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Oct 13th
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Wine Country

Blog_Inspireca_I never really realized how amazing wine is.  When I say that, I don’t mean that I haven’t tasted all sorts of amazing wines and enjoyed their after-effects.  What I mean, really, is the grape and the incredible subtly that it takes to make wine and the enormous variations of grapes that can stand alone or be mixed with other grapes to produce varietals.  Having spent a week in Napa, Sonoma, Santa Rosa and the North Coast interviewing Winemakers, grape growers, distributors, and an array of people involved in California’s enormous wine making industry, I have a whole new appreciation for the grape.

The Northern California wine industry has experienced an explosion over the last decade with thousands of people jumping into the industry’s indie, signature grape production.  Boutique wineries and vineyards have been cropping up all over Northern California over the last 10 years taking advantage of the vine science taught at UC Davis and a series of other colleges throughout the region.  Napa and Sonoma were bustling with eager wine tasters and hybrid vintners eager to satisfy their desire for the next best California wine. 

One vineyard that stood out amongst the crowd was Esterling Wines (Silver in Spanish) in Anderson Valley.  Murio Sterling who has been in this business all of his life, now has his sons running the business and has had his Riesling in the White House through four administrations.  Murio owns multiple vineyards throughout the Anderson Valley and Napa, and talked about the key to his success being patience and understanding nature.  As we stood high above the Anderson Valley looking at the vineyards for Esterling, he talked about a longer than usual winter and that this year it is possible the grapes won’t reach maturity.  He said that most vineyards don’t plan for this, but he accepts that there are years that the grapes won’t make it, but being in this business for years he has come to plan for and appreciate what nature brings.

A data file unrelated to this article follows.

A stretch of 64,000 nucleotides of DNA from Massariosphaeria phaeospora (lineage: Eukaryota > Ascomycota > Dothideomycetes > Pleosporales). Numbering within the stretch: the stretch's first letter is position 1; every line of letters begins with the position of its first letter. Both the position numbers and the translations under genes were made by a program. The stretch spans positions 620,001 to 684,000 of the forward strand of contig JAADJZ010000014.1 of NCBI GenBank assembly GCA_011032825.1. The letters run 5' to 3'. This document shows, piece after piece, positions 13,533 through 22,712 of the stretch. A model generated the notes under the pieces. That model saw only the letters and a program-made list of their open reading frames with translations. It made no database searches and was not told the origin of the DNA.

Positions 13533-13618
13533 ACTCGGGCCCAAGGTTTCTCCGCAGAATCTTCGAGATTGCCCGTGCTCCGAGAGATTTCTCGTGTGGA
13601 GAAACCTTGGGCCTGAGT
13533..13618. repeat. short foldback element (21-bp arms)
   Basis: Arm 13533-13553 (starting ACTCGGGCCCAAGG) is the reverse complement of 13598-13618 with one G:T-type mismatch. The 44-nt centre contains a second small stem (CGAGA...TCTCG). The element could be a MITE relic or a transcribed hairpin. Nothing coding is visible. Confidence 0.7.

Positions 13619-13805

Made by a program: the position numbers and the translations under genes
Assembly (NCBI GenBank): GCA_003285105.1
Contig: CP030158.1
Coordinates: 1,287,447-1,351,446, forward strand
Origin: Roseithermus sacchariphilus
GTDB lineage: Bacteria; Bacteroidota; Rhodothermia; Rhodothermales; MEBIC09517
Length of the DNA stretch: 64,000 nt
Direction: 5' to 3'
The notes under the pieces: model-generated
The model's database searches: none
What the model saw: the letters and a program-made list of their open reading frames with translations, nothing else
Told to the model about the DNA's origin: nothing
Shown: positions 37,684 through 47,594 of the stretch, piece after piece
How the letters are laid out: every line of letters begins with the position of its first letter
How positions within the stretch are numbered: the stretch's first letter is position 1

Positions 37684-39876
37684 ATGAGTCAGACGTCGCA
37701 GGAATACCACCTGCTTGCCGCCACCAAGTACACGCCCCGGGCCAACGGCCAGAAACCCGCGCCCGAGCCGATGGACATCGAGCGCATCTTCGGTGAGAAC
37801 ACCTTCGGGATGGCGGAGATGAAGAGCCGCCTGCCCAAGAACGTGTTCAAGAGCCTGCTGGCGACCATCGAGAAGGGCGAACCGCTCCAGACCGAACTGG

We left with two bottles of the most amazing, award winning Pinot Noir.
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Mercury completes its retrograde Friday, poised stationary direct Friday evening at zero degrees Libra. Mercury begins its journey through Libra once again, completing its retrograde shadow Oct. 12. Things should be a bit less complicated by then. Daily life works better, plans move forward, large purchases can be made, and communication eases. Everything on hold during the retrograde is slowly released. Since we eliminated all thoughts and ideas no longer needed (the purpose of Mercury’s retrograde) during the retrograde, we can now gather new information—until the next retrograde occurs on Jan. 5, 2016 (1.3 degrees Aquarius), retrograding back to 15 degrees Capricorn on Jan. 25. It’s good to know beforehand when Mercury will retrograde next—Jan. 5, the day before Epiphany. On Monday is Columbus Day, when the sailor from Genoa arrived in the new lands (Americas), Oct. 12, 1492. This discovery by Columbus was the first encounter of Europeans with Native Americans. Other names for this day are “Discovery Day, Day of the Americas, Cultural Diversity Day, Indigenous People’s Day, and Dia de la Raza.” Italian communities especially celebrate this day. Oct. 12 is also Thanksgiving Day in Canada. Monday is also the (19 degrees) Libra new moon festival. Libra’s keynote while building the personality is, “Let choice be made.” Libra is the sign of making life choices. Often under great tension of opposing forces seeking harmony and balance. There is a battle between our lower (personality) and higher selves (soul). We are tested and called to cultivate right judgment and love. When we align with the will-to-good, right choice, then right judgment and love/wisdom come forth. Our tasks in Libra. 


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